KANSAS CITY, Kan. — The Food and Drug Administration authorized Moderna’s COVID-19 vaccine for emergency use Friday night. Now, nearly six million doses will be distributed to states next week.
So when will doses be available to more people right here in Kansas City?
A former K-Mart building on State Avenue in Kansas City, Kansas, is already serving as a COVID-19 test site. And soon, part of that building will be transformed into a vaccine clinic.
As the second coronavirus vaccine gets ready for its debut, plans to get it in the public’s arms are taking shape.
“We’re still a little ways out. COVID’s still a threat because it’s going to take a while to get the vaccines distributed broadly in the community, and immunity doesn’t happen right away,” said Janell Friesen, spokesperson for the Unified Government Public Health Department.
But what is expected to happen quickly is the Moderna vaccine’s arrival in the metro. The Wyandotte County health department is optimistic it’ll get 800 doses before Christmas.
“That will give us enough for health department staff, EMS and then some left for additional health care-associated workers,” Friesen said.
Wyandotte County will take a chunk of the former K-Mart store and convert it to a vaccine clinic to help administer those shots. Depending on supply, it’s possible the next batch arriving in January could be ready for some people with pre-existing conditions and those over age 65.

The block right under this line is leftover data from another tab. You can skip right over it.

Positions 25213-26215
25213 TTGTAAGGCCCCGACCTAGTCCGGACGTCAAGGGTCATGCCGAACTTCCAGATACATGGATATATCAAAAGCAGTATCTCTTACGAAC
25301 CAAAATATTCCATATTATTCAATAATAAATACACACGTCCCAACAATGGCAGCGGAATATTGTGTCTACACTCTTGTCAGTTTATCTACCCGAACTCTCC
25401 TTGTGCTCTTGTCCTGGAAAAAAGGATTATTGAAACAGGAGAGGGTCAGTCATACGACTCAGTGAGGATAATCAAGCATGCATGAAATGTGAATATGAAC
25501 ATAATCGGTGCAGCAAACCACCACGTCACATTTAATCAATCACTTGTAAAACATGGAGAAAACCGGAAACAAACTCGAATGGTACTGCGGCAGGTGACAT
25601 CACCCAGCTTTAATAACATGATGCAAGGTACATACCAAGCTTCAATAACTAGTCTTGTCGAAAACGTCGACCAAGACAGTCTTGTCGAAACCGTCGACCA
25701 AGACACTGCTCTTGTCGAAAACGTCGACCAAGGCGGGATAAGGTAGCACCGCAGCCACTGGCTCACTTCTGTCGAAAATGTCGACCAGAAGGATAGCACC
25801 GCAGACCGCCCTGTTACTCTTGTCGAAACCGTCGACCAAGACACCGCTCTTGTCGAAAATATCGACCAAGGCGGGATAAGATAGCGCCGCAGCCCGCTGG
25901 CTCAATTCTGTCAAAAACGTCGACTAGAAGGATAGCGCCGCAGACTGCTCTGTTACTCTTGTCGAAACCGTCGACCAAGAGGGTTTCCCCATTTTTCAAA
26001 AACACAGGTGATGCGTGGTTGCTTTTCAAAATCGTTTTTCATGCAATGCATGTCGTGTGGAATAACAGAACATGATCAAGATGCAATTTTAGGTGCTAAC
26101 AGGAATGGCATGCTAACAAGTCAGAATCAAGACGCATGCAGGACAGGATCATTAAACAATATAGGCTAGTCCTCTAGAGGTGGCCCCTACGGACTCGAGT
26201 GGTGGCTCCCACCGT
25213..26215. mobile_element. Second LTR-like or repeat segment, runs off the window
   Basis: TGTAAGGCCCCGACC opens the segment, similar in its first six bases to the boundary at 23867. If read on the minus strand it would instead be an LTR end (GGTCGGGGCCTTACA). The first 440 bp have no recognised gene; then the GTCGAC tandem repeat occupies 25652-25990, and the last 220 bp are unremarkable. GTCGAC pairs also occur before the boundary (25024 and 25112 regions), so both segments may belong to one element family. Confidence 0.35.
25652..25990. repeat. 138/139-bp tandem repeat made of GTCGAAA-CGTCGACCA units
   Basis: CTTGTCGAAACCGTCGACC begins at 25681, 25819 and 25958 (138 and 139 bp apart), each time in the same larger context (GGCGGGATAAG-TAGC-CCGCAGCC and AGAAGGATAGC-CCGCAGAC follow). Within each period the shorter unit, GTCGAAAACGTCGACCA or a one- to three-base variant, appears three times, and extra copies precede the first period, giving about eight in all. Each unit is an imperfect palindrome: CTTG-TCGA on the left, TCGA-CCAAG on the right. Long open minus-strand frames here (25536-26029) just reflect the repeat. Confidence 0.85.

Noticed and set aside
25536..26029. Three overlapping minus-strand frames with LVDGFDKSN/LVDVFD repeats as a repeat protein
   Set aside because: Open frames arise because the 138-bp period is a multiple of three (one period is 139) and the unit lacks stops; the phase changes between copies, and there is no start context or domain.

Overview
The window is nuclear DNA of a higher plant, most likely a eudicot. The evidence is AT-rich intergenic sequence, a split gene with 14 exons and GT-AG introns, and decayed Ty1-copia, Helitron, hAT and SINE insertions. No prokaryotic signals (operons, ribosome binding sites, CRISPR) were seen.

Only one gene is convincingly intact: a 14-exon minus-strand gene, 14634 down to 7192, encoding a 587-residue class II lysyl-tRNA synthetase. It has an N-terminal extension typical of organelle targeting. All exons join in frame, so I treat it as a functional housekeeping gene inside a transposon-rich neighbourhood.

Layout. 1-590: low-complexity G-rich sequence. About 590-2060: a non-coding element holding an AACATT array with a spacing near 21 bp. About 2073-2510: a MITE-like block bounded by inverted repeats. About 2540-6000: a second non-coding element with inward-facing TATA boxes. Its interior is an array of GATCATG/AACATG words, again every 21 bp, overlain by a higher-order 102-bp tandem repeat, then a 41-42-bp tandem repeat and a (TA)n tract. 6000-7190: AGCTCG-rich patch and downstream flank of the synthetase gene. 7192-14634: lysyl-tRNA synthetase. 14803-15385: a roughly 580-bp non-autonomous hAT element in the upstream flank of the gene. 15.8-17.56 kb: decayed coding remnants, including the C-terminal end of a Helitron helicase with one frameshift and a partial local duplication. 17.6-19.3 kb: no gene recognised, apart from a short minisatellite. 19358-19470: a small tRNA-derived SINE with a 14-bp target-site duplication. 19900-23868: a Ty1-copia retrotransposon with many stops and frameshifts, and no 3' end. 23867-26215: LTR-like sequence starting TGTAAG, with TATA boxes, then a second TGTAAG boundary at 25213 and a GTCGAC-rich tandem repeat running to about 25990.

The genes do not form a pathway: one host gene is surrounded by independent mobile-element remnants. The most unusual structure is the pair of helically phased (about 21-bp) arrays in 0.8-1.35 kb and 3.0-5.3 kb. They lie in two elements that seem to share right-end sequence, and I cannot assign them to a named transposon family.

“There’s multiple lanes for people to line up, spaced out to get vaccinated,” Friesen said. “You’ll have to have your mask on the whole time. There will be an area to sit down for 15-30 minutes afterward just as a precaution. There’ll be nurses there to monitor people and walking around to answer questions.”
Johnson County has identified at least three sites to serve as a vaccine clinics once there are more doses to go around, and plenty of people are ready to roll up their sleeves and get the COVID shot.
“The public is very anxious for the vaccine: ‘What tier am I in? When is it going to be my turn?’ I just ask everyone to be as patient as you can, and we’ll get that information out as soon as we know,” said Nancy Tausz, Johnson County Department of Health and Environment disease containment division director.
The Kansas City Health Department said it’s enrolling as a provider with the state of Missouri to help give vaccines. But because of staffing, the health department said its ability to help vaccinate the public will be limited. So it’s encouraging health care providers to sign up to help distribute the shots more broadly as they become available.
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